Here are my
I think these are pretty challenging yet realistic goals. It's important to remember that I have much more time than the average person, thanks to my polyphasic sleep schedule.
Honestly, I haven't done very well on them. Two of them I've done, two more have progress, and the other 3 are nowhere near completion. However, I have reached several other goals that turned out to be more important than I thought. For example, eating vegan is more important than gaining weight (although my body fat is now below 8%). Some of the goals are still important to me, and I'm working on them, but for 2007 I will take a slightly different approach. Thanks for remembering this post and keeping me honest!
Hello, I'm a prospective polyphasic sleeper,and I feel I've just learned something from yours and Steve Pavlina's blog: what matters most in achieving polyphasic sleep is *why you want to do it*.
You will fail if you want to do this to be cool, or if you just want to be able to tell your friends.. because those things aren't important: you probably won't impress them anyway. And even if you did, will that really improve *your* quality of life?
You will also fail if you want to do this just to have more hours in the day to get things done, to write more code (or whatever it is you do), or to make more money. Because are those things really important? Will you really be happy? Will your quality of life *really* improve after you've gotten those things done? Will you really enjoy getting them done more so as a polyphasic sleeper than you would as a monophasic sleeper? What's so wrong with getting them done at the rate of 16 hours activity per day rather than 21 hours activity per day? Either way it's still 1 hour activity per waking hour, and that's all were concious for, so the rate doesn't really change as far as our perception goes.
The real reason (I think) for anyone to do this should be for the reason Steve Pavlina did it: for the experience alone, as a life changing event. "Life changing events" and "experiences" are the types of things that can actually improve our quality of life. And aparently, our bodies (actually our sub-conciouses) know the difference.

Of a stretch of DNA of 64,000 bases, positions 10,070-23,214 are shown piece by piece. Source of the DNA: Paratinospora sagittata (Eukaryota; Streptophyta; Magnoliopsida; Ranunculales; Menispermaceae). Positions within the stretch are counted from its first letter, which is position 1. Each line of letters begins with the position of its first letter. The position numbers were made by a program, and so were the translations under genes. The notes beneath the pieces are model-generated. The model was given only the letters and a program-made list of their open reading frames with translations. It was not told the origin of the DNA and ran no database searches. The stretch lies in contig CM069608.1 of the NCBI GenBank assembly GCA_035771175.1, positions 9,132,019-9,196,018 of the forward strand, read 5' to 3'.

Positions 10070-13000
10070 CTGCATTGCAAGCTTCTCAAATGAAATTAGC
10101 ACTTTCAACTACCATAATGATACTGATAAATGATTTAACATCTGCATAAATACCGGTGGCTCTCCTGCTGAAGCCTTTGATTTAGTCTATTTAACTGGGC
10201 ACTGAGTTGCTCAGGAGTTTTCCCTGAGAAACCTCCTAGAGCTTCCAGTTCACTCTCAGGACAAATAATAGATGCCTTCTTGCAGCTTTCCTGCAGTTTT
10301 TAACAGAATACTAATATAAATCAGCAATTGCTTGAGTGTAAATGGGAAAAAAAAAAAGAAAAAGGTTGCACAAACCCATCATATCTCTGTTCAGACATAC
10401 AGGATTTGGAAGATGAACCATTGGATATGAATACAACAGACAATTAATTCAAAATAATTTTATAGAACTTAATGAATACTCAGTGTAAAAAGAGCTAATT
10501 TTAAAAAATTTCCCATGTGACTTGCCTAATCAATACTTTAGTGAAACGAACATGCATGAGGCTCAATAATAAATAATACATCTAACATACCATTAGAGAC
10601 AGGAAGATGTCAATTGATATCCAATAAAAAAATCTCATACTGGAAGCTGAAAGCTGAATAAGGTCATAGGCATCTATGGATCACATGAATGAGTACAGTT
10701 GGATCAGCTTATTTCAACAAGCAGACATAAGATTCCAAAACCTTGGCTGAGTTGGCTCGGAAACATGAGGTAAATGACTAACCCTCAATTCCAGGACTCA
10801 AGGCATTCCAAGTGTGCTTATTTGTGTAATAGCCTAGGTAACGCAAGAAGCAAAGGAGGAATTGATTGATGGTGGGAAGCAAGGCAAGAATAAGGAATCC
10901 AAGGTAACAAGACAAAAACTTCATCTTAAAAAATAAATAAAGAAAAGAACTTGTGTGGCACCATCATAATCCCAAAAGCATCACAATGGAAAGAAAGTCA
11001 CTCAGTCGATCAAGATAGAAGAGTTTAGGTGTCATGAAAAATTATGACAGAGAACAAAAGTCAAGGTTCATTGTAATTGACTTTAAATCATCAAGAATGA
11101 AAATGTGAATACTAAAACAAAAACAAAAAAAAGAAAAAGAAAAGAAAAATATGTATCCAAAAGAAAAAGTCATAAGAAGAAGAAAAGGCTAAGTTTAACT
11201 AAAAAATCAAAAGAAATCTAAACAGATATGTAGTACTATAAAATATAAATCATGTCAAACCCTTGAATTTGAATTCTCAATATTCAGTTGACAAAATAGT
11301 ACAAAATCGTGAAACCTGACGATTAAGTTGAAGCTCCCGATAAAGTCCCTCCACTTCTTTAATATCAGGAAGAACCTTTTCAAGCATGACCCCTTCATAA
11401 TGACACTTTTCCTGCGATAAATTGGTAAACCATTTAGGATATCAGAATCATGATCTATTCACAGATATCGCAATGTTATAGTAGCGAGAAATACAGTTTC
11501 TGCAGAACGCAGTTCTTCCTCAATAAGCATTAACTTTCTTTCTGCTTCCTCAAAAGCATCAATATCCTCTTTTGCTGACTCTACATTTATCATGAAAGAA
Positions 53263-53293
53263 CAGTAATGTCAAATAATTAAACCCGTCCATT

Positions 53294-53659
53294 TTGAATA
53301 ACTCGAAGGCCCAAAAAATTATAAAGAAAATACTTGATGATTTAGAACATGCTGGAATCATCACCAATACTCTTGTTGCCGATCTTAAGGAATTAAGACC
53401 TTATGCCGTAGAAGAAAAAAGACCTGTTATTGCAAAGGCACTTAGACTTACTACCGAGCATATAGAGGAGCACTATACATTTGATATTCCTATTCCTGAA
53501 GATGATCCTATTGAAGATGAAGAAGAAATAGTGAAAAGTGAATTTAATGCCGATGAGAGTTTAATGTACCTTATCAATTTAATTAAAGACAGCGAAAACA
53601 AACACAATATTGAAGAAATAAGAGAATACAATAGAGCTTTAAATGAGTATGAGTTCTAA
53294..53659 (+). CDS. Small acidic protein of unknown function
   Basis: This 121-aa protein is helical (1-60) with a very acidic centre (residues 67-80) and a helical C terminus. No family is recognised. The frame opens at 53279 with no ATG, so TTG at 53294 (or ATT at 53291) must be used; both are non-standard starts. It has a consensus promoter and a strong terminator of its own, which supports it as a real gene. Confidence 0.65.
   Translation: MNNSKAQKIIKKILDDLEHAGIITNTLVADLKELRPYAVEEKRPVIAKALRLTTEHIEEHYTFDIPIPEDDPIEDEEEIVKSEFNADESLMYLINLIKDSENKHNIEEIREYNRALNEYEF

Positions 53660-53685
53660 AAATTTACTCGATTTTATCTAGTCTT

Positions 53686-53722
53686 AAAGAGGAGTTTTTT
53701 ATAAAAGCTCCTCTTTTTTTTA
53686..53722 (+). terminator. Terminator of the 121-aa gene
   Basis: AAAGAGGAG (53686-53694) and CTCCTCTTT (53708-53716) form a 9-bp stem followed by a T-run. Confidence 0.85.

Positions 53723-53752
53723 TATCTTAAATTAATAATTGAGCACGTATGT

But can't you just get a large enough alarm clock and wake up anyway? that's all it is is waking up, right? Well, I'm sorry, but you are case in point that the answer is "no".
I'm not trying to be a downer here or to put you down or insult your efforts. Actually, I'm amazed by your determination and commitment, and having stuck with it for so long without making it all the way. That part is very impressive. I just think that you have the wrong motivation, and it could be the source of your difficulties.
So what I'm saying is that our subconsciouses are very strong, and the sleep deprivation you experience when you try to start a polyphasic sleep cycle is a very strong influence on your subconscious. The only conscious control you have over sleep is (for the most part) the time you set the alarm for. And I think you've shown us how readily a sleeping (subconscious) person can turn it off.
I realized this after reading your motivational letter to yourself, many posts back. It just seemed like you were really focused on impressing people.
Now of course, I could be totally wrong here, so don't get too mad at me ;)
So back in January, I wrote out my 7 goals for the year. It's been two months, so let's see how I'm doing :
1. Become FULLY polyphasic
I'm close on this one. Many days I go perfectly, sometimes if I have nothing to do I oversleep and then skip some naps during the day. I'm actually pretty satisfied with that, as I'm only sleeping 2.5-4.5 hours per night, I'm never tired, and can always count on being awake early and staying up late. I'll keep pressing to be more consistent, but I'm satisfied with where I am.
Last semester, one of the parts of my Literature class's curriculum was to do an in-depth analysis of multiple Seamus Heaney poems. For a little background, Seamus Heaney is an Irish poet famous of poems such as "Death of a Naturalist." He passed away last year.
A majority of his poems that we studied centered around one theme: childhood. He talked about his experiences as a kid, and he used a tone of nostalgia, implying that he wanted to go back. It frustrated me that he mainly talked about this topic.
In my eyes, his life was divided into two parts. The first, his childhood, was spent having all these amazing experiences that shaped his life. The second, his adulthood, was spent writing about his childhood.
To me, all he wanted to do was to go back. I felt as if he didn't enjoy his current life (adulthood) and reminiscing about his past was his way of coping. Now yes this is most likely an overgeneralization, but it made me think of this question: